A Baltimore pastor is raising questions about the City's Citiwatch program even after it was credited with helping a person who was the victim of a stabbing last weekend.
It happened around 10:50 a.m Saturday in the 2400 block of E. North Avenue.
Baltimore police said the suspect was chasing the victim with a large knife before stabbing the victim.
The cameras that were able to capture the incident allowed officers to respond quickly, in enough time, to get the victim help and arrest the suspect.
The victim was treated for non-life threatening injuries.
“The city wide cameras can be a helpful tool," said Milton Williams, who is the pastor of New Life Evangelical Baptist Church.
Williams’ church is on E. North Ave and located near the stabbing incident.
He also has his own surveillance cameras but he says they haven’t been enough to keep criminals from breaking in his church.
“I would like to say serving god is enough protection from bad guys but it’s not. We have multiple break-in attempts every week,” he said.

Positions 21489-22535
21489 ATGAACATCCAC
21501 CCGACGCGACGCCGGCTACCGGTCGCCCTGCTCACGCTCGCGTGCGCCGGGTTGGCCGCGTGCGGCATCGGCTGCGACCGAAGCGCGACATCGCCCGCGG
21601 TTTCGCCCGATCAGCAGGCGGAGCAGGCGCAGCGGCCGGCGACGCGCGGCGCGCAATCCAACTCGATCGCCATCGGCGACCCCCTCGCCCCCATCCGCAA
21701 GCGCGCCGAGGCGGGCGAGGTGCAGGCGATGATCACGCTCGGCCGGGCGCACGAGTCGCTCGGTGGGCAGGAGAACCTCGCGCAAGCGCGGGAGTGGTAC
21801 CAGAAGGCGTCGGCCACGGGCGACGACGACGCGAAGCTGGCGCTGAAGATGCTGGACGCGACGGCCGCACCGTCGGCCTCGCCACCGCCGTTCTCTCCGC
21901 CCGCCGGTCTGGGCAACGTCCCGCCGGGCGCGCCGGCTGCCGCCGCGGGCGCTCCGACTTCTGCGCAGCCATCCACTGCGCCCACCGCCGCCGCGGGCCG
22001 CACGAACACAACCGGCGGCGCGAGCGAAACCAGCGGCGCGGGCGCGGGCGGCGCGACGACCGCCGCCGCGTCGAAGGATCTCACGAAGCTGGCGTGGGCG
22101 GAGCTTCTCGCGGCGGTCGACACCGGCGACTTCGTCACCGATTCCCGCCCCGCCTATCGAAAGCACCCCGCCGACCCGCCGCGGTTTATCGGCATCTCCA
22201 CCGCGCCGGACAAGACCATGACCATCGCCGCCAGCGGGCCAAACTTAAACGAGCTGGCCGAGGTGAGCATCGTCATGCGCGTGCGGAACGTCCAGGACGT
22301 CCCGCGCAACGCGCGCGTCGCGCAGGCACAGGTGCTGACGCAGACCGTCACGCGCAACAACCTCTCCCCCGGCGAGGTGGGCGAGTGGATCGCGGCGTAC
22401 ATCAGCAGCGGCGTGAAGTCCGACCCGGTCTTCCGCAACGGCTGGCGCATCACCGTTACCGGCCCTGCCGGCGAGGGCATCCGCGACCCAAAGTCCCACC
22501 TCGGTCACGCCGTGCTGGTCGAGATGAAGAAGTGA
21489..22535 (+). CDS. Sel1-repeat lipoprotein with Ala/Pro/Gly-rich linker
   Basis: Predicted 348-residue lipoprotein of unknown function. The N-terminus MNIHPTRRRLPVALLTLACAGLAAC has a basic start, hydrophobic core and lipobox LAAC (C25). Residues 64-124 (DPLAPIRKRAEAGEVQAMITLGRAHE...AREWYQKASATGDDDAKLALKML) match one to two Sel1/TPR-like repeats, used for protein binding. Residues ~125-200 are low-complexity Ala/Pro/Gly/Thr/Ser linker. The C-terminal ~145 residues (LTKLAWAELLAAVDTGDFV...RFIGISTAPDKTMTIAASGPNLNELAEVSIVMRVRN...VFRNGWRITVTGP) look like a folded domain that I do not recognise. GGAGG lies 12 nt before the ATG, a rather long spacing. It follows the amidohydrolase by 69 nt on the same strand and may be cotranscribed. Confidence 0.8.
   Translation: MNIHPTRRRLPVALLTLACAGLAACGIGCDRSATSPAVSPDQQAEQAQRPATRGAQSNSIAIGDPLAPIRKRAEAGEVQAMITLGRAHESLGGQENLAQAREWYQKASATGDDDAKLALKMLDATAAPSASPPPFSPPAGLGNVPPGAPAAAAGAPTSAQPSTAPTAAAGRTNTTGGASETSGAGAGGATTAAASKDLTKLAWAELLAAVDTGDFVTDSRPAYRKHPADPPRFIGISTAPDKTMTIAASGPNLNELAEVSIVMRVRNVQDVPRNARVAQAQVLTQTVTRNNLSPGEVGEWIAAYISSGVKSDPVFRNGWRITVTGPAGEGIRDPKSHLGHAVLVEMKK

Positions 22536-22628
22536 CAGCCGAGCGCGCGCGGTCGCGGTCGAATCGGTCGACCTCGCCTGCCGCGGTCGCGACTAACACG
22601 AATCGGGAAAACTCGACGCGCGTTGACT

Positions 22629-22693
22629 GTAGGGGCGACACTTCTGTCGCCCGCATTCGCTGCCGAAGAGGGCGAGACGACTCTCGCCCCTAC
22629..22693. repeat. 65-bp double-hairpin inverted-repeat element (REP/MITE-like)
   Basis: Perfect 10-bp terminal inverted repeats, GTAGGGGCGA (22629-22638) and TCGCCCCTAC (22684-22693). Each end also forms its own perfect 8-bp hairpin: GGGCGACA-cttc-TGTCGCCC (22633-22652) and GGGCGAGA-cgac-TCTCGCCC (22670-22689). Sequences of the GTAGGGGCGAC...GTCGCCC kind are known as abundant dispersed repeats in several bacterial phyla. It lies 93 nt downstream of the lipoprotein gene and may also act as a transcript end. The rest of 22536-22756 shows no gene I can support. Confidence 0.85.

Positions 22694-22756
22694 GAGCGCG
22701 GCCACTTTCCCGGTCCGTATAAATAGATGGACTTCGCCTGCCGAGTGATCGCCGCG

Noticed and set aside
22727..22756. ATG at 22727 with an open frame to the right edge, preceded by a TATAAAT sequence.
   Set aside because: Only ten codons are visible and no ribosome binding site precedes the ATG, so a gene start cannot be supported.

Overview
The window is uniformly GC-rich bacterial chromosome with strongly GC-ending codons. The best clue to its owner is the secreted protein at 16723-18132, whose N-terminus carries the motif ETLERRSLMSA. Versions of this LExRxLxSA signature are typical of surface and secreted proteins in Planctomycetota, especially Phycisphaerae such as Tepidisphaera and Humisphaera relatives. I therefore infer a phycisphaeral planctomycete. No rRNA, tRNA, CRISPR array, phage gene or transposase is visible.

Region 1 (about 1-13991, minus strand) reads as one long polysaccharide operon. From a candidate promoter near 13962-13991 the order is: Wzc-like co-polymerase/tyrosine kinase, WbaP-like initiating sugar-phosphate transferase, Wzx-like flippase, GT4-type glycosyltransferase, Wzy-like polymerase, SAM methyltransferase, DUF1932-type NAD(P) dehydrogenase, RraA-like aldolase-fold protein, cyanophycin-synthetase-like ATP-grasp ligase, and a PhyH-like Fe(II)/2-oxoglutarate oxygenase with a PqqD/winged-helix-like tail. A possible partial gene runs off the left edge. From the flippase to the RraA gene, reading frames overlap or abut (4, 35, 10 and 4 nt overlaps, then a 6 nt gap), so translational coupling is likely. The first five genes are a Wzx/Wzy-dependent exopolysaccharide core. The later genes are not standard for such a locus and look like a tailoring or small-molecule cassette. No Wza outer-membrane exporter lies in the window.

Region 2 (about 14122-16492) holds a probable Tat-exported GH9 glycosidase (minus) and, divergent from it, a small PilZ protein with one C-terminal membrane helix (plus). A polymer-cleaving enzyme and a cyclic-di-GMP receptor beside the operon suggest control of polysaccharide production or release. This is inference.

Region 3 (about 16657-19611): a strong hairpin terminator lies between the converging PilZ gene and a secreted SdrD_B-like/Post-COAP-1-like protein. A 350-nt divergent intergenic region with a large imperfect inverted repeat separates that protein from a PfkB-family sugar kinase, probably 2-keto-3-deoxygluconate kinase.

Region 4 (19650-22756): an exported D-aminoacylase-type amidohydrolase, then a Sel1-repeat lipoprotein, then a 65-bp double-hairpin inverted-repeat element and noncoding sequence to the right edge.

That has led Williams to question the effectiveness of Baltimore’s Citiwatch program.
A recently released report from the office of legislative audits was critical of the program too.
It found 12% of the 830 city-managed cameras were not functional.
In a statement last week, the mayor’s office blamed it on a new vendor and says more than 92 percent of the cameras are now working.
“I’ve seen the shootings, the murders,” Williams said.
For Williams, whose church is in East Baltimore, he believes if all the cameras were working it still won’t be enough to deter crime.
He believes the answer is more police patrolling his neighborhood.
“I would love to say the city wide cameras bring all of us that safety net but it’s almost impossible,” he said.